Posted in Asian Culture, Chinese Crafts, Chinese Culture, Craft Kits, Learn about China, Lucky Bamboo Book of Crafts, Lucky Bamboo Craft Book, Lucky Bamboo Crafts, Multicultural Education, World Citizen | Tagged , , , , , , , , , , , , , , , | Leave a comment

Chinese Culture Craft Kits

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Happy Spring! In Maine I should add a few more exclamation points this year… whew we have had a long wait. But I can now divert attention away from frigid weather and vitamin D deficiency and think crafts again.

I am putting up a crowdfunding campaign soon for my newest little brainstorm- craft “kits” that will be a nice companion to the book. I’m starting small, selecting a few specific craft designs and offering some materials and partial assembly so crafters can dive right in.

This is a new stretch for me… working out my goals and logistics. But my good friend and favorite business guru in Singapore is helping me get involved with Crowdtivate https://www.crowdtivate.com, a wonderful Asia-based campaign platform. The video intro seems to be my biggest stumbling block. Maybe if I hang around with my thirteen-year-old more I can pick up some camera and editing skills. I’ll keep you “posted”.

The Dragon Boat (Duanwu) Festival is coming up on June 20th. This is a great teaching point for educators and many projects and activities can tie into the celebration. I’ve signed on for crafting at the Riverfront Dragon Boat & Asian Festival in Hartford CT on 8/15-8/16 which will surely be a highlight of my summer. Here is the link: http://www.riverfront.org/events/riverfront-dragon-boat-asian-festival

Now is a good time to think about summer camps, teacher gifts, grandparent activities, end of school gifts, and all the ways Lucky Bamboo Book of Crafts; Over 100 Projects & Ideas Celebrating Chinese Culture can be a part of the fun!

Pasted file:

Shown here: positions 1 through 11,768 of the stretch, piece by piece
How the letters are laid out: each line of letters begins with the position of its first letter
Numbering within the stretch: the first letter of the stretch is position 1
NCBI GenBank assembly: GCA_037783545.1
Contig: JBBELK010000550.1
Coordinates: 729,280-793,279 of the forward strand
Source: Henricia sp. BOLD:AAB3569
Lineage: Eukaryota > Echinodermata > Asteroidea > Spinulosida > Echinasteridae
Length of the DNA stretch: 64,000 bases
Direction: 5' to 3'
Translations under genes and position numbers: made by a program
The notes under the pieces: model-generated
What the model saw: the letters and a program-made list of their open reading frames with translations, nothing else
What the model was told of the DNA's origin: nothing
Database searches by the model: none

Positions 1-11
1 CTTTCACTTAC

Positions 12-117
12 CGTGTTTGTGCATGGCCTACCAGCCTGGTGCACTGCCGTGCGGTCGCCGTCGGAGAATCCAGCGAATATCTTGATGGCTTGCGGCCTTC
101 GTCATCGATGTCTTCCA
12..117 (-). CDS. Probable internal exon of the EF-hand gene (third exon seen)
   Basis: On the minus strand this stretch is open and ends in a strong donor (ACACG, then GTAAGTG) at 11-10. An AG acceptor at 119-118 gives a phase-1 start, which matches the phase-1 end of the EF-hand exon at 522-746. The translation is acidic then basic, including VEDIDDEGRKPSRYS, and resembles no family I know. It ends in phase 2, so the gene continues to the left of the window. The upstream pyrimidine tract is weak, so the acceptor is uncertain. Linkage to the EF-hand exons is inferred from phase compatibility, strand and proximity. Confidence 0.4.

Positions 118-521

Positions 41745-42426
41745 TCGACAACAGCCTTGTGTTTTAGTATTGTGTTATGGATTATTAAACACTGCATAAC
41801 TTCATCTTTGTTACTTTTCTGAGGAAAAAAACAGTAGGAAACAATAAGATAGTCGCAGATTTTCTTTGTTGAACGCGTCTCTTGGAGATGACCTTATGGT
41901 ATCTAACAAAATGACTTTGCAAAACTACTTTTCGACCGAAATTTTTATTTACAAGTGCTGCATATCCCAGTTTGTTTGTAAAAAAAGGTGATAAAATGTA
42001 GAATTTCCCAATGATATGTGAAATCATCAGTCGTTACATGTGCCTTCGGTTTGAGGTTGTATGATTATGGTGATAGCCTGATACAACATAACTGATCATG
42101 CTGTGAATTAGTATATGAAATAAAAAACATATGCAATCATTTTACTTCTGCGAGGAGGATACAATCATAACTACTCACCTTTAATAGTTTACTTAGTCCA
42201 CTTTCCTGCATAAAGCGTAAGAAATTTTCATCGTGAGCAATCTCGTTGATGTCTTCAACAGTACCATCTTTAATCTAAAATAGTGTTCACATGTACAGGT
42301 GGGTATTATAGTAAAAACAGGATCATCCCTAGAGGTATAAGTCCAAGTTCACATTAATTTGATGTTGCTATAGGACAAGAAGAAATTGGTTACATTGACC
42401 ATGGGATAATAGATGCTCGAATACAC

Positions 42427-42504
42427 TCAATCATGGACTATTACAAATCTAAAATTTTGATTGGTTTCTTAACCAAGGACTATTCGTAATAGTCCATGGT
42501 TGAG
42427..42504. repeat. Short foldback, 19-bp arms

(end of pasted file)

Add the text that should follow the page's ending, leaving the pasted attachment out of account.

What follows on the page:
Posted in Asian Culture, Book Publisher, Chinese Crafts, Chinese Culture, Craft Kits, Dragon Boat Festival, Learn about China, Lucky Bamboo Book of Crafts, Lucky Bamboo Craft Book, Lucky Bamboo Crafts, Multicultural Education, World Citizen, Year of the Goat | Tagged , , , , , , , , , , , , , , , , , | Leave a comment

Year of the Goat Fun

Lion Dance in Singapore

Back to Singapore! My dear friends hosted me and my daughter (now almost thirteen) to an amazing week of great company, adventures, food and culture. Being over Chinese New Year, we traveled to Asia during the perfect time. New England has NOT been the nicest place to live this winter, and the escape from the bitter cold and unrelenting series of blizzards made the trip all that more sweet. We even got invited with our friends to a home for a special CNY eve hot pot dinner with delicious seafood, meats and veggies, and ‘tang yuan’ with black sesame for dessert. Some highlights:

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Soon after our return I led a craft at Peabody Essex Museum in Salem, MA. This was my “big event” for the season and they offered a terrific Lunar New Year program with many performances and cultural experiences. I also was thrilled that friends and family attended this one. With this event, I learned (again) that a single strong concept and very simple craft can be fun and engaging for all ages. My daughter was proud that her “Lucky Lantern” was selected to offer to the visitors, out of all the designs in my book. We adapted it slightly (fewer cuts and a tracing paper liner) and gave away a tea light with the lantern.